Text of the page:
With 400 kids in foster care and only 24 licensed foster homes in Scioto County, many wonder why the county can’t just build an old-fashioned children’s home. As appealing as the idea may sound on paper, building a children’s home would be difficult for several reasons. Let’s break them down.
The average cost to build a college dormitory housing between 200 and 500 people is $28 million. Any building of this type would be required to be strict safety standards. One intended to house children would be even more expensive.
Child safety features would be required and children would need to be separated by age for safety reasons. Children with psychological issues, special needs, and behavioral issues would also need to be separated into different units.
Round the clock, 365-days a year staffing would be required to care for children. Workers would be required by law to be licensed professionals.
The operating costs for a children’s home would be several million dollars a year. Scioto County Children Services is currently running with about a $2 million shortfall for 2022.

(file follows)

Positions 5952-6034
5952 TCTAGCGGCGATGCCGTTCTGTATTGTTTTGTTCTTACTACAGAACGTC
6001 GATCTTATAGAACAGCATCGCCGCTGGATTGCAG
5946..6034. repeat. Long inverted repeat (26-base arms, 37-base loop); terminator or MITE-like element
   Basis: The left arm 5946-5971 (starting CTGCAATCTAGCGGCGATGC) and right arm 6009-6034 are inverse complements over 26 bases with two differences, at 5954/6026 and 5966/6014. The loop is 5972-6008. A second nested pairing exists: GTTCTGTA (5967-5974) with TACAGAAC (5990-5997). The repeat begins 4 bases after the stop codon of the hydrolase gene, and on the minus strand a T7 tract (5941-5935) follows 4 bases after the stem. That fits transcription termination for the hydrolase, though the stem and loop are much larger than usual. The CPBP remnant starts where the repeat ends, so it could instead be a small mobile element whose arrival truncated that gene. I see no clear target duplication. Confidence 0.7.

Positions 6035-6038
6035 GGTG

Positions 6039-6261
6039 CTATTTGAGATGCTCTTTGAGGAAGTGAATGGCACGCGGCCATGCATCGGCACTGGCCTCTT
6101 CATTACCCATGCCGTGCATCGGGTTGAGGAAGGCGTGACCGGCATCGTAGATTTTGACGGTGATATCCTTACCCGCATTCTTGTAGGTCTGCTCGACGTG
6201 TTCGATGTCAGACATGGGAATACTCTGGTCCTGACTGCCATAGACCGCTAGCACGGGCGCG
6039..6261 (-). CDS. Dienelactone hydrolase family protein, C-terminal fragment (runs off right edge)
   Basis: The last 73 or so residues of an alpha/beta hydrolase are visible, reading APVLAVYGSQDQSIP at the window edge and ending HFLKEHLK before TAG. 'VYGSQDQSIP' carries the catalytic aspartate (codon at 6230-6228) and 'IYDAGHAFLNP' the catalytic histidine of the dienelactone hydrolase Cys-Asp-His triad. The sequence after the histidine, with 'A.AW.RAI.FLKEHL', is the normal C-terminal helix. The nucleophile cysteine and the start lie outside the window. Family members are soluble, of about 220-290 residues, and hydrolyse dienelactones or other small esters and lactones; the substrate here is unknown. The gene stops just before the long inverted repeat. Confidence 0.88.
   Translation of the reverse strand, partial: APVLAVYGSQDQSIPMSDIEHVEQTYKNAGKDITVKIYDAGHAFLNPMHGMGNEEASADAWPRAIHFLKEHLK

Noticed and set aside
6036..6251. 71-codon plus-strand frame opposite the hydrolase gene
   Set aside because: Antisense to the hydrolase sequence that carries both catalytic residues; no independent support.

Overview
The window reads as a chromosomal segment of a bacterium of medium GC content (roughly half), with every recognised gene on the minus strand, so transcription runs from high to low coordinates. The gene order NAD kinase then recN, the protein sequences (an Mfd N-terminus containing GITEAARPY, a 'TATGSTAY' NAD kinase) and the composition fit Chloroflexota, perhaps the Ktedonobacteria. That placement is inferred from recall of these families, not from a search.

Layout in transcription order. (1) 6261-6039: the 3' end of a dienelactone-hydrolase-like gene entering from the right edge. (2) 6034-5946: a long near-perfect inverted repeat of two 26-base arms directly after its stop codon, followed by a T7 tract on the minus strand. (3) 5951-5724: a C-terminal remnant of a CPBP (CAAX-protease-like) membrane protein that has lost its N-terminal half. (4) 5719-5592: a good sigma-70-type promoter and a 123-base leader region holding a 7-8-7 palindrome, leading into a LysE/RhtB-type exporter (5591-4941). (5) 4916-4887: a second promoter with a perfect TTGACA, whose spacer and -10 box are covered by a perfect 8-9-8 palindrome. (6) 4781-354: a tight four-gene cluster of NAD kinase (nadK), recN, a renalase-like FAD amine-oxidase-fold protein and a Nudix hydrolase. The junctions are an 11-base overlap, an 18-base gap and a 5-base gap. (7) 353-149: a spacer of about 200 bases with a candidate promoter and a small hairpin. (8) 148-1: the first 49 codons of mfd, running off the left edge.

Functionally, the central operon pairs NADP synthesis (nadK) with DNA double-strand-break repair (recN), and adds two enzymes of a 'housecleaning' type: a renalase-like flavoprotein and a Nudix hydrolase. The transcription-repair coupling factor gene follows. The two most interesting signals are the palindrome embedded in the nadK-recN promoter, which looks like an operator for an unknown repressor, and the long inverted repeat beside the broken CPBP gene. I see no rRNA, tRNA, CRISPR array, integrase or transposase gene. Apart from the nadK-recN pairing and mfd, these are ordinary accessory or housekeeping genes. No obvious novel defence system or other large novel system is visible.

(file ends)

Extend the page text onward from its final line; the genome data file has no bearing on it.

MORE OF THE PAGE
No Funding Available
State and federal agencies do not favor institutional care. Grants and other types of funding are not available to help out with the costs. Such an institution would require a massive tax levy to build and maintain.
Abuse and Neglect
People tend to forget that the reason children’s homes were shut down in the first place was due to numerous cases of physical and sexual abuse of children and the deaths of children in institutional care.
Just yesterday, several women in Parma, Ohio stepped forward to detail cruel mistreatment at the former Parmdale Children’s Home in the 1960s.
However, smaller-scale solutions might be easier to implement. For example, a smaller intake facility where children could be evaluated and given a place to stay while CPS has the opportunity to do background checks and provide training to potential kinship care families.
Encouraging more local families to become foster parents would be less expensive and also keep children in a family setting.
Speeding up permanent placement. Cutting down the length of time children are kept in foster care would also take a burden off the county. Quicker action by courts to sever parental rights or grant permanent custody to foster parents would not only save money, but it would also decrease disruption to the lives of children.